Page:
What should be included in an asset purchase agreement?

The content and considerations in drafting the asset purchase agreement basically includes and outlines the assets and matters to be considered during the transaction. Not only will it list the actual assets, but also any documents, agreements and declarations that are necessary to carry out the transaction.

Here is a listing of what an asset purchase agreement should contain:

  • Name of Vendor
  • Name of Purchaser
  • Closing date
  • Included assets
  • Excluded assets
  • Shared assets
  • Purchase price
  • Assumption of liabilities
  • Valuation of inventory
  • Representations and warranties from Vendor
  • Representations and warranties from Purchaser
  • Employees
  • Environmental Matters
  • Access to books, records and real property during Interim Period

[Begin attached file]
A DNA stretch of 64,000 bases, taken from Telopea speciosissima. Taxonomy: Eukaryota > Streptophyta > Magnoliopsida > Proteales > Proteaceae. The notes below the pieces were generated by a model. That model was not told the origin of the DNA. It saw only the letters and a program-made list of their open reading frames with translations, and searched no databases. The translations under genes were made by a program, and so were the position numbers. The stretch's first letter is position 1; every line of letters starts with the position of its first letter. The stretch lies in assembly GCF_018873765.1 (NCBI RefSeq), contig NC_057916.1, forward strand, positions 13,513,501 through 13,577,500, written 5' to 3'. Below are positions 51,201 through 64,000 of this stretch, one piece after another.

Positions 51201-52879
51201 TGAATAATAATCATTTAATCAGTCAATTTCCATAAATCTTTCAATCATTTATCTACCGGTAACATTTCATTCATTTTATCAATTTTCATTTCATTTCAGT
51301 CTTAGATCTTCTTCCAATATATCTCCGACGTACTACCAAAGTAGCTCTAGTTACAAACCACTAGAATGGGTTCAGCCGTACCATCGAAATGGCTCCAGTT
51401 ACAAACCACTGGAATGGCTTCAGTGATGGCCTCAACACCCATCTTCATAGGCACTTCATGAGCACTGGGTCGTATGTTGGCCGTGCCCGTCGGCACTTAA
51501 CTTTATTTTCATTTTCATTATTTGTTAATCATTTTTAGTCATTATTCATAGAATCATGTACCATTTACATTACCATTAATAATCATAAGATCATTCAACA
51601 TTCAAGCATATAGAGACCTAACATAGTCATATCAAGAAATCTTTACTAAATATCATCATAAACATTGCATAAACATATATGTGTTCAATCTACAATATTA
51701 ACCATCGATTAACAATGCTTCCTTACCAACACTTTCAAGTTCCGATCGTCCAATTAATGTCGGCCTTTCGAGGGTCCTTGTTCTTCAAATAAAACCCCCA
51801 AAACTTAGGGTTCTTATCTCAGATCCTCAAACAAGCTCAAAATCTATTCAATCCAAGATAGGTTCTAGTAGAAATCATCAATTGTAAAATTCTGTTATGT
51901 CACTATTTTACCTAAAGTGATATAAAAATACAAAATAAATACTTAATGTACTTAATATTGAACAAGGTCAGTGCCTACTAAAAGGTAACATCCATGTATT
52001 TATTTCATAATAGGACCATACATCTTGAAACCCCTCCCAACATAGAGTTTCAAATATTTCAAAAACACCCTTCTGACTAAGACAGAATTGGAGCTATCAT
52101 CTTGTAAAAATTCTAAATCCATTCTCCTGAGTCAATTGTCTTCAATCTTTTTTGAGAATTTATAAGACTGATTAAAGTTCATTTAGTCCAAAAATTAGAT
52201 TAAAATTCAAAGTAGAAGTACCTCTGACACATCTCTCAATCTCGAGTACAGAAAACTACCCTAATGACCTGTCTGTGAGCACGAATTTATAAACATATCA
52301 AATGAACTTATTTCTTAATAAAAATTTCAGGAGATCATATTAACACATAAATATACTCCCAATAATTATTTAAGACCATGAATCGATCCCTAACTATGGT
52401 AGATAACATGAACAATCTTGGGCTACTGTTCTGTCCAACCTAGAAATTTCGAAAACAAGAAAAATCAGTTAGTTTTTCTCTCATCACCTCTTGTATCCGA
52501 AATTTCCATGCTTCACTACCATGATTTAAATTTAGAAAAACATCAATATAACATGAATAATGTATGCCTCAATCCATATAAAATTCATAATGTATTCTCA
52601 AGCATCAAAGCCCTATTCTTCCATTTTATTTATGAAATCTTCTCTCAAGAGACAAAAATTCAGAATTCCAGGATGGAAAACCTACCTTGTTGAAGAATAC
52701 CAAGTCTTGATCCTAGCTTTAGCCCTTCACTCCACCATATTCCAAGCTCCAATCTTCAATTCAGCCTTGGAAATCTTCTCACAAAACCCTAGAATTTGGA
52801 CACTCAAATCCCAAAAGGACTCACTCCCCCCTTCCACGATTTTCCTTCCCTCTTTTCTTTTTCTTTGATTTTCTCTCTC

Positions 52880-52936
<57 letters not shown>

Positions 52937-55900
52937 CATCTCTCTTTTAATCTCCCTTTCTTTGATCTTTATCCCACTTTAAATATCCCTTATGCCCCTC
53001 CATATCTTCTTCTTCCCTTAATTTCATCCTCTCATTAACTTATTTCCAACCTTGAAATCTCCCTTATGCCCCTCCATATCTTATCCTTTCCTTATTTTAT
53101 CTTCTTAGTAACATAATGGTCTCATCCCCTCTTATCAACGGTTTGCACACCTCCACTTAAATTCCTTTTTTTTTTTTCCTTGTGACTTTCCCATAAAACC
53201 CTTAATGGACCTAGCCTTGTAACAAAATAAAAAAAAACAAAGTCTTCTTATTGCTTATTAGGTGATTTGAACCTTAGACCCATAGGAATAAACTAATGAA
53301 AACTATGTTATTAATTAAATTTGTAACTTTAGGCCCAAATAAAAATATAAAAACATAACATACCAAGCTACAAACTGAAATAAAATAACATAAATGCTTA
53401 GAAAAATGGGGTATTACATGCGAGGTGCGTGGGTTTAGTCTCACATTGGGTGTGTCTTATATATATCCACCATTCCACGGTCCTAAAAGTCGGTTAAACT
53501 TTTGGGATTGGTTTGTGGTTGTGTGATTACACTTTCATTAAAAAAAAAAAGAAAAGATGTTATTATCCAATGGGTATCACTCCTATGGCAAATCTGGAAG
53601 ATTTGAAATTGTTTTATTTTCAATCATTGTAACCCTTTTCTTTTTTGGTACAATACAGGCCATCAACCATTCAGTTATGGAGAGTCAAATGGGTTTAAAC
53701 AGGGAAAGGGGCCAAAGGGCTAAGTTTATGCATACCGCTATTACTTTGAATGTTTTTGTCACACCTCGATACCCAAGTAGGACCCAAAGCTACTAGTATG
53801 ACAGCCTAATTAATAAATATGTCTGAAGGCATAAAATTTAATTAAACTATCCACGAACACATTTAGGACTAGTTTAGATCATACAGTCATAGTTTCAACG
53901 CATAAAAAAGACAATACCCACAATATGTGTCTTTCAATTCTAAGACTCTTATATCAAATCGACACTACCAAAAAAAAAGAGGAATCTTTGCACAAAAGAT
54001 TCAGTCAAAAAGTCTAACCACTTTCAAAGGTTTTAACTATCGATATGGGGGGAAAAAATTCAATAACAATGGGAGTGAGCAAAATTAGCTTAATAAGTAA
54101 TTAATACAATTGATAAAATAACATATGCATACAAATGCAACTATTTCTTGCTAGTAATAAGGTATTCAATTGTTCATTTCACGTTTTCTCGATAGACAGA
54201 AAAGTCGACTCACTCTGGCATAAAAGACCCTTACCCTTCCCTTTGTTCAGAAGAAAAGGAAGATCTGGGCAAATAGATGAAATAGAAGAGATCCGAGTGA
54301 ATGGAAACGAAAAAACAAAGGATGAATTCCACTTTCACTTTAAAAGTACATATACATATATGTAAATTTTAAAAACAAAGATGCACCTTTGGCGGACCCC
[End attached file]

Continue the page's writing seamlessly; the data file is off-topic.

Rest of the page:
• Conditions precedent to closing
  • Non-Competition Agreement
  • Other agreements
  • Confidentiality
  • Survival of representations and warranties
  • Press releases
  • Insurance
  • Operation of business until closing
  • Disaster
  • Documentation to be delivered on closing
  • Assignment
  • Governing laws
  • Arbitration
  • Schedule agreements

For some items in this list, you will need to include some important documents and pay special attention to requirements. Below is a look at a few major items that call for some extra attention:

-Included and Excluded Assets – This is one of the essential items you will want to pay attention to. When drafting an asset purchase agreement, you will need to include a detailed list and of the assets being sold or purchased and specify those which are not. This involves a wide range of assets that are tied to the business:

  • Inventory
  • Equipment
  • Receivables
  • Cash and securities
  • Intellectual property (patents, trade-marks, trade names, industrial design and copyright)
  • Books and records
  • Software
  • Goodwill and customer lists
  • Supply contracts
  • Purchase contracts
  • Leases of real property
  • Material contracts and licenses